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MALVERN, PA-Second-quarter leasing activity in Liberty Property Trust’s portfolio was the highest for any quarter in the locally based REIT’s history, Bill Hankowsky, CEO, said during a conference call. There were a record 265 transactions for leases aggregating 4.5 million sf.

“Why, then,” he asked, “was occupancy relatively flat at 89.9%?” He answered by saying there were five notable move-outs and 11 lease terminations by companies shutting down operations, exiting the market they were in or downsizing. Liberty voluntarily accepted termination fees from 11 tenants, all creditworthy. “There’s no reason for us to accept them unless we’re convinced we can make money for shareholders,” he said.

The average lease term remaining on the terminations was three years, and the fees represented two years of rent or two-thirds of the tenants’ obligations. “We’re comfortable that we can release the vacant space within two years, which will increase our profits,” he explained. The “comfort” is within the context of improving conditions overall in Liberty’s markets.

“The economy is allowing our markets to show measured but real fundamental gains,” Hankowsky said. “This quarter was a little bit better than last quarter and much better than a year ago.” He said while “leasing execution remains very strong, the real estate landscape remains competitive, preventing meaningful rent growth. Until this reverses, our earnings will continue to be negatively impacted by declining rents on new and renewal leases.”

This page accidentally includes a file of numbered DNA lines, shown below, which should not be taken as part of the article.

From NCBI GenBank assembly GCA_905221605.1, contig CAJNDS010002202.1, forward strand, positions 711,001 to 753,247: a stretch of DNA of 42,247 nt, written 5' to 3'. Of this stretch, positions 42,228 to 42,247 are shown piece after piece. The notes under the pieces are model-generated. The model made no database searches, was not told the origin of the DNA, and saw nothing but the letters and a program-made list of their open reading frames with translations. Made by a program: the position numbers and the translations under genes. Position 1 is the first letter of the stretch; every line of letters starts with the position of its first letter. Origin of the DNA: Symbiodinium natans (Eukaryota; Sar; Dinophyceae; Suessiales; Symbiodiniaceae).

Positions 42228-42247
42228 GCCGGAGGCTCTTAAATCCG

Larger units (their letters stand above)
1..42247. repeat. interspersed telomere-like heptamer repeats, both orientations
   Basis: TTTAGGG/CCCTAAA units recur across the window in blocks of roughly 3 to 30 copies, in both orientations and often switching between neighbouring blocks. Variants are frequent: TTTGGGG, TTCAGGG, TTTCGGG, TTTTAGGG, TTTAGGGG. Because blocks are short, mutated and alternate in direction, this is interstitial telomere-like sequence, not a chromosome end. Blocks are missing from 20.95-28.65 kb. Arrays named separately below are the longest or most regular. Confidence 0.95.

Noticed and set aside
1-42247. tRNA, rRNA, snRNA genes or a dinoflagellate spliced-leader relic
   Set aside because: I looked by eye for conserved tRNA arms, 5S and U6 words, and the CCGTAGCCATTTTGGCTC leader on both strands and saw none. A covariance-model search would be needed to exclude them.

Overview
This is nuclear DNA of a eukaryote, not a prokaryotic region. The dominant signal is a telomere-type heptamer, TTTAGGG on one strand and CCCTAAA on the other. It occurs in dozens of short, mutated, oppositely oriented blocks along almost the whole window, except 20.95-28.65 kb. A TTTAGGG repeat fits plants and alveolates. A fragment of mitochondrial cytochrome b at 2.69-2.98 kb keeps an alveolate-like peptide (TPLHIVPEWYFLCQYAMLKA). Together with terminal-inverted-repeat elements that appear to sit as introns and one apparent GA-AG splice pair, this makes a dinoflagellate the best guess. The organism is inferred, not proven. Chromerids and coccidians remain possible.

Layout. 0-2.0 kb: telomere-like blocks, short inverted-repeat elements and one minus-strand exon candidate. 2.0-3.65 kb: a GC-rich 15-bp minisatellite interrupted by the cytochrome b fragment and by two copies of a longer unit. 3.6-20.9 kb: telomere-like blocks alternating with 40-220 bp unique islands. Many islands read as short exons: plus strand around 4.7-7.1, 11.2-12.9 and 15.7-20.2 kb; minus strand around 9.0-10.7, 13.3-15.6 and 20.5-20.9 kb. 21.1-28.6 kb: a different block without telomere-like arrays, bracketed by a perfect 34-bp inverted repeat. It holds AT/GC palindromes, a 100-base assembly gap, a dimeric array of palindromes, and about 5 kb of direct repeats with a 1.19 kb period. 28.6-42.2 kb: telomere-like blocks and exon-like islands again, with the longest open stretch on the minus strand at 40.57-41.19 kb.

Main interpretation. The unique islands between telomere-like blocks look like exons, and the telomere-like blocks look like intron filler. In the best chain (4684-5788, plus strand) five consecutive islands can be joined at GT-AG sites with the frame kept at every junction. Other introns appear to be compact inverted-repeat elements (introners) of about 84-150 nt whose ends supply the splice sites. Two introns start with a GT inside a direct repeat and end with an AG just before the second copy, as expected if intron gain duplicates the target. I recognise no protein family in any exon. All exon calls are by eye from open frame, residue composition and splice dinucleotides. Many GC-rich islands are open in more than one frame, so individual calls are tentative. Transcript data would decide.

Liberty is ratcheting up its pipeline. During second quarter it began construction of nine properties totaling 650,000 sf at an investment of $109.5 million. It also acquired nine properties containing 1.4 million sf for a total cost of $123.5 million.

Regarding Comcast Center, Hankowsky said, “leasing interest is very strong,” but had no new tenants to name. “We’re heartened by the interest and by people’s willingness to pay the rates projected in our pro forma.” Asked about the previously stated potential for finding a partner in the building, he said, “when we get further leasing clarity, we’ll explore the market to see if there’s interest.”

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